Broken Arrow celebrates after defeating Jenks for the Class 6AI state championship on Friday. Jenks’ last-minute drive was halted by Myles Slusher’s interception.


Congratulations to the Broken Arrow Tigers, 2018 state champions in the top division of Oklahoma high school football.

The top-ranked, undefeated Tigers won an exciting, weather-delayed Class 6A Division I championship game against the Jenks Trojans Friday night at the University of Tulsa’s H.A. Chapman Stadium.

It is Broken Arrow’s first state football championship, which, no doubt, makes it all the sweeter to the school’s students, parents, faculty, alumni and patrons.

Tulsa-area teams — Jenks, Union, Owasso and Broken Arrow — have won the top division football championship every year since 1995, 23 years of dominance on this end of the turnpike.

That’s a remarkable testament to the hard work, team effort and school spirit of a lot of local young men, their families, coaches and fans.

Most important, the schools have thrived in sports at the same time they have thrived in academics. Broken Arrow, for example, offers Advanced Placement courses in 29 different subject areas. The school’s band, The Pride of Broken Arrow, has won the Oklahoma Bandmasters Association state championship 17 straight years. Last year, the high school had seven National Merit Scholars. This year, it had three. 2018 Oklahoma Teacher of the Year Donna Gradel’s Broken Arrow High School class worked with city engineers to build and launch an 80-foot by 30-foot floating wetland, creating an outdoor classroom in a detention pond across the street from the high school. Broken Arrow is achieving excellence on and off the football field.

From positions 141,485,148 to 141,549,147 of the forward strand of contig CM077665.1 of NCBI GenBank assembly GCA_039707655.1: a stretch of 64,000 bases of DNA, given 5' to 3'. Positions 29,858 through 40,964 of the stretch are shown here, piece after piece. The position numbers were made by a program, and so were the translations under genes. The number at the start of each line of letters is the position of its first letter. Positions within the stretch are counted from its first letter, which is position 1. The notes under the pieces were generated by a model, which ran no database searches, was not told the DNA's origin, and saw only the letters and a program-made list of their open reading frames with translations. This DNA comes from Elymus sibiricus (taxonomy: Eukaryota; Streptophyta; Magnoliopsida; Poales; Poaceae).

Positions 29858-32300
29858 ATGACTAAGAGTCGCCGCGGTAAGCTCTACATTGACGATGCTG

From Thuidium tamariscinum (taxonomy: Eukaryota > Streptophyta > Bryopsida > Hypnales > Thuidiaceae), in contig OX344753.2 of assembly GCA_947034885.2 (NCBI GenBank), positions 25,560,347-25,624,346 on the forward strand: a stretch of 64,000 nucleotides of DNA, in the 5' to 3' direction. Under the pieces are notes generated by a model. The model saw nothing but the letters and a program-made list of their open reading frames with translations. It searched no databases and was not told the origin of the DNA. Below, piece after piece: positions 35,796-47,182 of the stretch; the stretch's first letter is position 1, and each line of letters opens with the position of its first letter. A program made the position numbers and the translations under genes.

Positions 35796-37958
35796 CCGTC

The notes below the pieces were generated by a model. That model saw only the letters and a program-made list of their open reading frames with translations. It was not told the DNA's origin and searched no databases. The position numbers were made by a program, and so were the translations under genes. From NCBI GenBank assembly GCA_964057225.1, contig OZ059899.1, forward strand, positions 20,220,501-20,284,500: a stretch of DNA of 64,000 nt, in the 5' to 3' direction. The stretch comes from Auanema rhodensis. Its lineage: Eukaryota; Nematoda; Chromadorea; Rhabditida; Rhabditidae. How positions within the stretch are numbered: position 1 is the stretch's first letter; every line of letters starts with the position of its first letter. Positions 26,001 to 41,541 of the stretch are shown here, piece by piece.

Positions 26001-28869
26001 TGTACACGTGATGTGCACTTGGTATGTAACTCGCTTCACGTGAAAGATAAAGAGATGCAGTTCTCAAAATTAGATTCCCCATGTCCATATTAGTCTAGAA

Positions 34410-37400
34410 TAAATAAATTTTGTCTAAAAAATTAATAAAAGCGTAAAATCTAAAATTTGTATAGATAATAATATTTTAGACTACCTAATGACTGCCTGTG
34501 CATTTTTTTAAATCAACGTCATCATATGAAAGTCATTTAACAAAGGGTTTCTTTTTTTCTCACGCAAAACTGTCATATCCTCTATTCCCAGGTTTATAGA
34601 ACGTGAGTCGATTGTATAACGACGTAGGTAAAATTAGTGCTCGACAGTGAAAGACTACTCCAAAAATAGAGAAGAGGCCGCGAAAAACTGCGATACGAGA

We also congratulate the players, coaches and supporters of Bixby High School, which won the 6AII championship Friday in a 34-13 contest against Stillwater.

Local kids will vie for more gridiron glory this week when the Sperry Pirates take on the Beggs Demons in the 2A championship game and Regent Prep takes on Shattuck in the Class B finals in Oklahoma City.

Oklahoma high school football is a great tradition. It teaches the value of hard work, goal-setting and teamwork. It unifies communities and, in some cases, provides an essential gateway to higher education. The proud players who walk away with the title of champions will have a lifetime of memories of what they achieved, and their schools will honor their achievements even longer.